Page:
Robert W. Vaughan Lecture in Chemical Engineering
Chang Liu is an Assistant Professor of Biomedical Engineering, Chemistry, and Molecular Biology and Biochemistry at UC Irvine. Starting at a young age, Liu pursued a career as a concert pianist, but shifted his primary interest to chemistry when he was a sophomore at Harvard, where he conducted undergraduate research with Professor Stuart Schreiber. After graduating summa cum laude and Phi Beta Kappa with a degree in chemistry, Liu joined the laboratory of Professor Peter Schultz at the Scripps Research Institute as a Hertz Fellow and an NSF Fellow. At Scripps, Liu expanded the genetic code of bacteria for the co-translational incorporation of otherwise post-translational modifications and provided the first demonstrations that expanded genetic codes can be selectively advantageous in the evolution of novel protein function. After earning his PhD in chemistry, Liu became a Miller Fellow at UC Berkeley. Working with Professor Adam Arkin, Liu conducted research in the field of synthetic biology and developed methods for the predictable creation of complex regulatory systems. In 2013, Liu started his lab at UC Irvine. Professor Liu’s research is in the fields of synthetic biology, chemical biology, and directed evolution. He is particularly interested in engineering specialized genetic systems for rapid mutation and evolution in vivo to address problems ranging from protein engineering to developmental biology. For his group’s work, Professor Liu has been recognized with a number of awards including the Sloan Research Fellowship, the NIH New Innovator Award, the Beckman Young Investigator Award, the Dupont Young Professor Award, and the ACS Synthetic Biology Young Innovator Award.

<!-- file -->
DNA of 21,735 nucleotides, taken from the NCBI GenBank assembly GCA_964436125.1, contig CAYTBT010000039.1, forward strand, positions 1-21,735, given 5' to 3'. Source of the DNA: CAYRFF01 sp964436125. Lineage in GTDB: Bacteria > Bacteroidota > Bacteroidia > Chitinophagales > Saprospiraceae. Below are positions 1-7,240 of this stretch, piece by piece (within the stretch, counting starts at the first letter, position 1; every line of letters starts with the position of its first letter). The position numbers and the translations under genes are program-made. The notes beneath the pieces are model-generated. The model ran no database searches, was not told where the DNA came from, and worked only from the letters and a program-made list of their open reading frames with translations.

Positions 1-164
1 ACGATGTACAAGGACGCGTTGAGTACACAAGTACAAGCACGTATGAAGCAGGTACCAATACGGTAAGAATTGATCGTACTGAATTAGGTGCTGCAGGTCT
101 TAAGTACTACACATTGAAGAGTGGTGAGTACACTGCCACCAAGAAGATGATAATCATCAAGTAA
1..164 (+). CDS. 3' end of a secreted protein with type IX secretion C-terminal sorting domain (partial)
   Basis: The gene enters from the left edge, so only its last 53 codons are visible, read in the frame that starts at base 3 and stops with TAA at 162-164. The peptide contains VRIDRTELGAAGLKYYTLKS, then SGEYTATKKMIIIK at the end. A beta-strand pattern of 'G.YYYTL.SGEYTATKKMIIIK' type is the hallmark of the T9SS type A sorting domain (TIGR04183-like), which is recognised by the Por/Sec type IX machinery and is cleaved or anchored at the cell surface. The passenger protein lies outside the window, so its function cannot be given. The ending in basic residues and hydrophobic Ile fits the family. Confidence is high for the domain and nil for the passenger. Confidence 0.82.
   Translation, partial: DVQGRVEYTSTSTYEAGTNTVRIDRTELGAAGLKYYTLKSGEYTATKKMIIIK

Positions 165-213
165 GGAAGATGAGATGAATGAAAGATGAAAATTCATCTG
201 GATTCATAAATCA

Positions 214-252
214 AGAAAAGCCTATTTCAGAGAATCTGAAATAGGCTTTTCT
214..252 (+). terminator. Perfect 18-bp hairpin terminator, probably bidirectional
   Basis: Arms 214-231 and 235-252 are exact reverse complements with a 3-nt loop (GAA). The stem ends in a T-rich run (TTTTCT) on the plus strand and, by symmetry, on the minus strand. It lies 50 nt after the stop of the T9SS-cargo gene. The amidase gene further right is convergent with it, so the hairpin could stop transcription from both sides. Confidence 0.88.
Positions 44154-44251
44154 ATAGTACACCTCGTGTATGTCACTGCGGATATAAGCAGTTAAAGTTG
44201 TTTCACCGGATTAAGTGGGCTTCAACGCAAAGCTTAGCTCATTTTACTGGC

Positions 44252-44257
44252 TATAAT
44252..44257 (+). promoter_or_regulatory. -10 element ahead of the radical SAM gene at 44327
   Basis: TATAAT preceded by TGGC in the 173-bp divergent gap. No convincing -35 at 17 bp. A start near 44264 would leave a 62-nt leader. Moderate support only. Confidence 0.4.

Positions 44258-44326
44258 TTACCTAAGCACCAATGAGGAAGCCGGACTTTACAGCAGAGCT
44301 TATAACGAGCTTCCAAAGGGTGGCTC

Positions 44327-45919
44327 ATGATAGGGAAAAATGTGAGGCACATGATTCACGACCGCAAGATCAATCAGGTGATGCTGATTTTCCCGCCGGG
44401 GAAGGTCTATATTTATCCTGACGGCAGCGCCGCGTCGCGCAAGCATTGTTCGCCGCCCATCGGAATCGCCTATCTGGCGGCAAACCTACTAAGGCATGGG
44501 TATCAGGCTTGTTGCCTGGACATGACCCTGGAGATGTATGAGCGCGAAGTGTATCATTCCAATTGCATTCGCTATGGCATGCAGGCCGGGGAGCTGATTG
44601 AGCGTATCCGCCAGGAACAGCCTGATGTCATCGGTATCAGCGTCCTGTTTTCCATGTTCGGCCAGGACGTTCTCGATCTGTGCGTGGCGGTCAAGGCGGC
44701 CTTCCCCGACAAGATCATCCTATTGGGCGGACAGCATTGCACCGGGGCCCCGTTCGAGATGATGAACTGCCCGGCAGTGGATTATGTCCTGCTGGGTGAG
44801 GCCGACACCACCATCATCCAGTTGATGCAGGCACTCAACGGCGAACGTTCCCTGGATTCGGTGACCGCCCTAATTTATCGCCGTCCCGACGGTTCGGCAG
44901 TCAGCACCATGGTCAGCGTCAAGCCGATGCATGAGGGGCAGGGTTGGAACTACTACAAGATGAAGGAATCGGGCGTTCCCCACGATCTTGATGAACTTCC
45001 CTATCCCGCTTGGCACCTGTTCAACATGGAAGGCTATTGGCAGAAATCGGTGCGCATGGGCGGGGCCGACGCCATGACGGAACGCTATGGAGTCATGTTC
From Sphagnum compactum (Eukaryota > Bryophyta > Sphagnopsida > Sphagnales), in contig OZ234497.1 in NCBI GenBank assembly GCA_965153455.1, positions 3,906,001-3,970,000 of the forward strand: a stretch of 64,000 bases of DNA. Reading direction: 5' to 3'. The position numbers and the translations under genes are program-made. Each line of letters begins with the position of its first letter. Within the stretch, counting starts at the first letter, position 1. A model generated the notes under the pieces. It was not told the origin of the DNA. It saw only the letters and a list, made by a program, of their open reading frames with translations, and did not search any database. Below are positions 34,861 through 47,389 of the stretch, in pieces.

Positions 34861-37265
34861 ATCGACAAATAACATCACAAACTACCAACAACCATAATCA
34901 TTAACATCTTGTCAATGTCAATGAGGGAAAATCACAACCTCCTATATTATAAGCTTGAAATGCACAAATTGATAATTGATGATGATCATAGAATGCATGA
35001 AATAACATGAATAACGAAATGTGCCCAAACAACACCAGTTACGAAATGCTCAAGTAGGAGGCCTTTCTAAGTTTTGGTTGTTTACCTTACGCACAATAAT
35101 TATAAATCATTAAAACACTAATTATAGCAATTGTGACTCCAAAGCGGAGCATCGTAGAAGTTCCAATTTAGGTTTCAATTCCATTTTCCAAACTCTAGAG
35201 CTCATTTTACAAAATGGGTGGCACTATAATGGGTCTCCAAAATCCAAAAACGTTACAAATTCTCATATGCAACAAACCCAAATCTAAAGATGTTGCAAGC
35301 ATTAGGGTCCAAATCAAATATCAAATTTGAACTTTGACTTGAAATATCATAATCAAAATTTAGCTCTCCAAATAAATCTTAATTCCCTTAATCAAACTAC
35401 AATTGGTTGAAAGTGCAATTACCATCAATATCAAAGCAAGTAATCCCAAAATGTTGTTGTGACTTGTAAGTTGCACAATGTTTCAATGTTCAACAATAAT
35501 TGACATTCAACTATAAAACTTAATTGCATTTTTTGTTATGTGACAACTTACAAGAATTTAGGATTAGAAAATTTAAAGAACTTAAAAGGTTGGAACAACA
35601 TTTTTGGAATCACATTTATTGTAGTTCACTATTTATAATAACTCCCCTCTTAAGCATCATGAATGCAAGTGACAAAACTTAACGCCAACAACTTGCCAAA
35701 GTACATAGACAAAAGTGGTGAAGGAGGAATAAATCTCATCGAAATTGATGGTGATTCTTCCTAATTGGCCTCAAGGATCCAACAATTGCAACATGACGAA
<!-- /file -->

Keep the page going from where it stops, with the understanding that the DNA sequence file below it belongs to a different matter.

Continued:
We are interested in building genetic systems that have extremely high mutation rates in order to speed up the evolution of target proteins and enzymes in vivo as well as to record transient information, such as lineage relationships or exposure to biological stimuli, as durable genetic information in situ. I will primarily discuss our work on building OrthoRep, a highly error-prone orthogonal DNA replication system that mutates user-selected genes at a rate of 1e-5 substitutions per base (s.p.b.) without any increase in the genomic mutation rate (1e-10 s.p.b). This ~100,000-fold mutational acceleration allows for the rapid continuous evolution of target biomolecules entirely in vivo using a simple serial passaging process amenable to extensive repetition. I will discuss the application of OrthoRep in exploring drug resistance, studying protein evolution, and evolving useful enzymes and proteins. I will also comment on the value of scalable continuous evolution in searching for and understanding old and new biomolecular function going forward.